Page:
Monday, May 19, 2014
Salted Caramel Buttercream Chocolate Cake
This cake is astoundingly good. I call it the holy grail of cakes because it is so hard to make a caramel flavored frosting without losing the lightness of the frosting. And a moist, perfect devil's food cake, coupled with homemade caramel . . . well, enough said. Even though this recipe has a bunch of components and some require lots of attention (a lot of constant whisking) it isn't difficult per se and all in all took me under 2 hours (baking time included) on the first attempt.
Devil's Food Cake
- 2 cups flour
- 1.5 tsp baking soda
- .75 tsp baking powder
- .75 tsp salt
- 12 tbsp (1.5 sticks) butter at room temp
- 2 c white sugar
- .75 c cocoa powder (unsweetened)
- 2 tsp vanilla extract
- 3 eggs (room temp)
- 1.25 c water
- .25 c milk
- Preheat oven to 350, grease two 9-inch pans (use parchment circles on bottoms if possible)
- Combine and whisk flour, baking soda, baking powder, salt
- Beat butter in stand mixer on medium until smooth (3 minutes?), (before each following addition scrape down sides of bowl if necessary) increase speed and slowly add sugar, leave mixer on at least 4 more minutes, then add cocoa and vanilla and beat 2 more minutes. Turn mixer to low, adding eggs one at a time.
- Heat water and milk in pot on stove until almost boiling, remove from heat.
- While that is cooling, add flour/soda/powder/salt mixture slowly to stand mixer mixture, and finally add the milk/water (this can easily splash so try to gently mix with a spatula first)
- Pour evenly into two greased pans, bake on middle rack in oven for about 35 minutes
- 1 c brown sugar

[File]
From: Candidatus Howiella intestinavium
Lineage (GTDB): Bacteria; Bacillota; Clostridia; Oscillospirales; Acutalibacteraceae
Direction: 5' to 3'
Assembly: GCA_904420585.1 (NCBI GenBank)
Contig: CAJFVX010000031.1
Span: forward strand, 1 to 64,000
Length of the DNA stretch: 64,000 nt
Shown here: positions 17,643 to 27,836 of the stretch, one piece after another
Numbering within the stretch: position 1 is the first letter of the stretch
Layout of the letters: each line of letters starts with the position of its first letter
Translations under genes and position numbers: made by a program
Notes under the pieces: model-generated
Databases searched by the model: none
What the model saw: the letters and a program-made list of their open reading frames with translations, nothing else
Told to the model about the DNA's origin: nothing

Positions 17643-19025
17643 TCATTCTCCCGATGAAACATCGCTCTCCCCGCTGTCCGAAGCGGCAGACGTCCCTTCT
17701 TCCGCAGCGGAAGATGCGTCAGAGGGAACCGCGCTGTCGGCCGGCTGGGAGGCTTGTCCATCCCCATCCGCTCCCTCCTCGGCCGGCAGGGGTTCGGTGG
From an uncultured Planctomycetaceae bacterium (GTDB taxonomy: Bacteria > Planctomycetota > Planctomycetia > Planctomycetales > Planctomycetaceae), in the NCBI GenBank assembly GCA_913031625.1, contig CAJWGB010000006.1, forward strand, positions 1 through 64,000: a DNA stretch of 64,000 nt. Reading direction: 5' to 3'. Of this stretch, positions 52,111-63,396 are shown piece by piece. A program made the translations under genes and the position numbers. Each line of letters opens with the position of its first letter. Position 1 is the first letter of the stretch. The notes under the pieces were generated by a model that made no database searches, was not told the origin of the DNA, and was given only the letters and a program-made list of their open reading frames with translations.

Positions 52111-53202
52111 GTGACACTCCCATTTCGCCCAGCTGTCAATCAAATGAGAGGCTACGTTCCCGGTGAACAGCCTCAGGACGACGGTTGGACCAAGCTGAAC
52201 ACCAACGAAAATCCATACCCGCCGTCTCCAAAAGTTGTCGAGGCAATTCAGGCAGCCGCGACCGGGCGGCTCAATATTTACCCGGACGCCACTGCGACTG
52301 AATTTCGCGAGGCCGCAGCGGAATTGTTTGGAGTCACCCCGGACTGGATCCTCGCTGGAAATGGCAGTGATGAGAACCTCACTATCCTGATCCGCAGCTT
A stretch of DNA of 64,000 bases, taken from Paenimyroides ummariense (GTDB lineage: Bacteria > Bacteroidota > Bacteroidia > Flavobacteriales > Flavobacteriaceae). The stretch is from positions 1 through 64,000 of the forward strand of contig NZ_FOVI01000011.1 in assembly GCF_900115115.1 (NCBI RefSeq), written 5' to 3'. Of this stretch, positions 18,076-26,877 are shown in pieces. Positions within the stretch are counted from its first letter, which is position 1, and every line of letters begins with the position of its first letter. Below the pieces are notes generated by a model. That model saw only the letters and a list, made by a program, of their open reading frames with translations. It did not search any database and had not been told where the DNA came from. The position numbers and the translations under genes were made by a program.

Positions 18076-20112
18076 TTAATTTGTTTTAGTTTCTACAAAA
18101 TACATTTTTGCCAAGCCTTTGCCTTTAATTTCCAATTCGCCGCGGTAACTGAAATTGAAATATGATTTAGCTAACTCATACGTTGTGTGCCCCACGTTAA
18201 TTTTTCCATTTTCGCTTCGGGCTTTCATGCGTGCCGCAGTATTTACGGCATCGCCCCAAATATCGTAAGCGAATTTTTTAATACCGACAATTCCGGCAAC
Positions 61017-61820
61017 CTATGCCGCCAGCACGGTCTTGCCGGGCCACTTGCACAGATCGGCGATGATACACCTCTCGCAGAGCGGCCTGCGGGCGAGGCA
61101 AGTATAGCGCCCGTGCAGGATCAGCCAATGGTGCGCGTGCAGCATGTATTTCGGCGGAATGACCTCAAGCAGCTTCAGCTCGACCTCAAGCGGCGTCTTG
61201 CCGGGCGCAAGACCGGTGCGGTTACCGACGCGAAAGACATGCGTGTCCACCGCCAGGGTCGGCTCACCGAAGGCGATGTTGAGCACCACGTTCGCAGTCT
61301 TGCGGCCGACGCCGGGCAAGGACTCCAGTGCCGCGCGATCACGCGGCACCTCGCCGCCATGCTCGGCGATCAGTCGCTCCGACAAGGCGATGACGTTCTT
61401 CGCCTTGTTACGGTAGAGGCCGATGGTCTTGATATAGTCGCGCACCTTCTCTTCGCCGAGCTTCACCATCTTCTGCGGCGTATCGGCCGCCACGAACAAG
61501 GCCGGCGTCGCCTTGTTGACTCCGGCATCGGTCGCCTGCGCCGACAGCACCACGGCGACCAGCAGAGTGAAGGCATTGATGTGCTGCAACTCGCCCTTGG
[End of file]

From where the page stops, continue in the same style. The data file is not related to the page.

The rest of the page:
- 4 tbsp butter
- .5c cream (or half-half)
- 1 tbsp vanilla
- pinch salt
- fleur de sel?
Combine all ingredients in pot on stove, cook for about 10 minutes (or less) while whisking constantly. This sauce didn't seem thick enough even at 10 minutes, but it also thickens when it cools so it doesn't have to be perfect. To give it more of a salty caramel flavor, add fancy fleur de sel until desired saltiness.
Swiss Meringue Buttercream . . . the holy grail of frosting
*This is the most complicated part of the cake, but I feel pretty confident that even in my lazy approach to it, it seemed hard to mess up. And this frosting is worth the effort, that I can promise.
- 5 egg whites (using store-bought jar of egg whites worked just fine)
- 1.25c sugar
- 3 sticks (yes, a terrifying 24 tbsp) of butter - let it soften up just a little bit (not quite room temp) outside the fridge. Cut them into small-ish cubes.
- 1 tbsp vanilla extract
- pinch salt
*to make sure the egg whites whip up, make sure your equipment is clean from any grease/fats - helpful to wipe it down with lemon juice if you're not sure it's totally clean
- Put your stand mixer's bowl over a pot of simmering water on the stovetop. Put in your egg whites and sugar, and whisk them until they've reached a temperature of 160 degrees (you can use a candy thermometer, or just test with your finger to the point that they feel pretty warm/hot). If you're using pasteurized store-bought egg whites, you don't necessarily need to get them to 160 (that's what kills bacteria in fresh egg whites). If you're not worried, you only need to get the egg whites warm enough to dissolve the sugar well.
- Put the bowl back on the stand mixer and use the whisk attachment to whip them for about 10 minutes - at this point you'll be able to tell if all is well because they should whip up beautifully white and glossy.
- Get ready to add your butter - switch out the whisk attachment for the paddle.
- Once the bowl doesn't feel at all warm anymore (should be completely room temp) you can start adding the butter cubes a few at a time, while the paddle whips at low speed. The frosting should get fluffier and look delicious (if it starts to look curdled just keep whipping it for longer, or at worst refrigerate it for a bit and try again.) Increase speed to medium/high.
- Add vanilla and salt, and now you can start slowly mixing in the caramel sauce as well. The beautiful thing about this kind of buttercream is that it should really keep its texture and glossiness with all different kinds of flavor additions - even fruit juices.
I recommend not frosting the sides of the cake - giving it a top and middle layer of thick buttercream is awesome. Drizzle leftover caramel sauce on top if you want to sacrifice some beauty for deliciousness.